Apr

8

Government Deprivation

April 8, 2021 |

Patrick Boyle  writes:

The article states: "The offer from Washington reflects Biden’s broader goal of ending what officials have described as a race-to-the-bottom on global taxation that has deprived governments of revenue needed to fund basic services and investments." 

I was surprised to see that governments are suffering this deprivation and wondered what percentage of GDP is collected by various governments worldwide.  It would appear that the US Government collects 27.1% of GDP as taxes while spending 38.1% of GDP.  Singapore seems to get by with 14.1% of GDP in taxes.

Here is the full list on wikipedia:https://en.wikipedia.org/wiki/List_of_countries_by_tax_revenue_to_GDP_ratio

Stefan Jovanovich  writes

As a economic denominator GDP has always troubled me since it pretends that there is an absolute equivalence between the Department of Education's paying for further studies of whole word instruction and parents' struggles to show their children that understanding the American language depends on recognizing the sounds of syllables and using the alphabet to write and read the notations of those sounds.  

In this particular example, the fiction of GDP is even worse: what the Federal Government spends on the 21st century's answer to phrenology counts as output because it is paid for in dollars.  What the parents do gets no accounting at all.

Assessing American public spending right now is tricky because this is the first time in our history as a nation that we have done what William James wanted and found a moral equivalence of war without the spending on arms and destruction.  There have been no net deaths in Trump's war against Covid; measured against the mortality rates for an average flu year, the casualty rate has been negative.  Instead of incurring debt to build ships, planes and other military assets that will be pure waste, that, unlike the capital equipment used in the "private" sector will have no residual value other than as scrap, this Federal war has spent it's money on direct transfers to people's bank accounts,  raises for hospital employees, and what has been effectively a continuation of the Census' part-time employment for official counting.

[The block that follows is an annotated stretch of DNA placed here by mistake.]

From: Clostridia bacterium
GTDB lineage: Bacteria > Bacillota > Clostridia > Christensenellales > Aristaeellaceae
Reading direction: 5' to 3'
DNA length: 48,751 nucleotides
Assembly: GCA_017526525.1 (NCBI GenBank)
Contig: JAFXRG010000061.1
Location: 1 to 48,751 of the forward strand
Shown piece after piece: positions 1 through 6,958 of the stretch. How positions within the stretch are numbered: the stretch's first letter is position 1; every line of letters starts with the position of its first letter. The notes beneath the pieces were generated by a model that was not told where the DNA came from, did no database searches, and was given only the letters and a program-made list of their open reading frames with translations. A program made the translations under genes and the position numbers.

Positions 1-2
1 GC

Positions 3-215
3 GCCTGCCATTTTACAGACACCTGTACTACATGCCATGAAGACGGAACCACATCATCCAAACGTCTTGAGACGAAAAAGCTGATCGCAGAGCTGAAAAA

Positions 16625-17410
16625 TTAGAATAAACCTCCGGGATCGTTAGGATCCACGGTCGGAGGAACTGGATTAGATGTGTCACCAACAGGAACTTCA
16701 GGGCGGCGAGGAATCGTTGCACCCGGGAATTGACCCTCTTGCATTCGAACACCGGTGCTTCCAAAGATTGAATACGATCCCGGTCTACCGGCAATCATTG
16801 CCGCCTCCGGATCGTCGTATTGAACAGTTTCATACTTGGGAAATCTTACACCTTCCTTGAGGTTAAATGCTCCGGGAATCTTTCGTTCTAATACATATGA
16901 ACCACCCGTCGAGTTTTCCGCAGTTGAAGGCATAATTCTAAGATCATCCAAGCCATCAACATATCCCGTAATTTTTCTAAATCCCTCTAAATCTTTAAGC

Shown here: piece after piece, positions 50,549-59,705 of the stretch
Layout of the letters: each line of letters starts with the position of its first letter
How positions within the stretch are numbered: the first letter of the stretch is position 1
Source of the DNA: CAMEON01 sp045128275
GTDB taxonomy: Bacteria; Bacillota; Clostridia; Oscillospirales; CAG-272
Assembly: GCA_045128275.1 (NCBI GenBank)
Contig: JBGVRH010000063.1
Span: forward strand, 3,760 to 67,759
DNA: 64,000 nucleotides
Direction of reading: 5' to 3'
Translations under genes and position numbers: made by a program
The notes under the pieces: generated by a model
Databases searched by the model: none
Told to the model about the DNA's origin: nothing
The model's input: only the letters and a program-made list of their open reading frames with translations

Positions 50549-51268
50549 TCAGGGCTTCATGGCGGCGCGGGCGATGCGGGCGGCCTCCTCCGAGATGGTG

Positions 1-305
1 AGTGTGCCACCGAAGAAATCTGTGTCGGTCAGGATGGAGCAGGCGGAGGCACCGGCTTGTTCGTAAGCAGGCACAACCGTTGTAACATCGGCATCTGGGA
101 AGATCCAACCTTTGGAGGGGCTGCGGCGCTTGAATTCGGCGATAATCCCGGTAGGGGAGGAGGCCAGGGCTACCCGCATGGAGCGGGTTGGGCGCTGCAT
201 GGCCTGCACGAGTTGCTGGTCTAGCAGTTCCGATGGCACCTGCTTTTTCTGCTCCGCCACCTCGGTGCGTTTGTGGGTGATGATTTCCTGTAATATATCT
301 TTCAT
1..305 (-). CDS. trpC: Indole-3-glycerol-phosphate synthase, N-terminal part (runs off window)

There has been no wartime inflation because the largest part of the "spending" has been no spending at all but simply a non-recourse loan from the government to taxpayers that they have chosen to save.  

This really is different this time.

 

Patrick Boyle  writes:

I frequently see an argument from the left where any tax reduction is described as a government giveaway to the rich.  It is based on the idea that 100% of income belongs to the government and if you get to keep any at all is a gift.

It is one thing when a government increases taxes for their own benefit, but I don't think I can think of another example of a government encouraging other nations to tax its companies.  In fact trade wars are often fought over issues like this.  It is hard to view such a push from the new administration as anything other than a hatred of wealth generation.

Stefan Jovanovich  writes

f PB could offer a specific example of a "trade war" that became an actual war - one where the politicians spend money without limit and have their armies and navies work to kill people, it would help.  I looked through the list of conflicts for the past four centuries and I could not find one that was fought over tax rates and currency exchange terms.  As for how much money the U.S. government can tax, there is no limit.  The Constitution gave Congress total authority with the only limit being that direct taxes had to be apportioned by population among the states.   That was eliminated by the 16th amendment.

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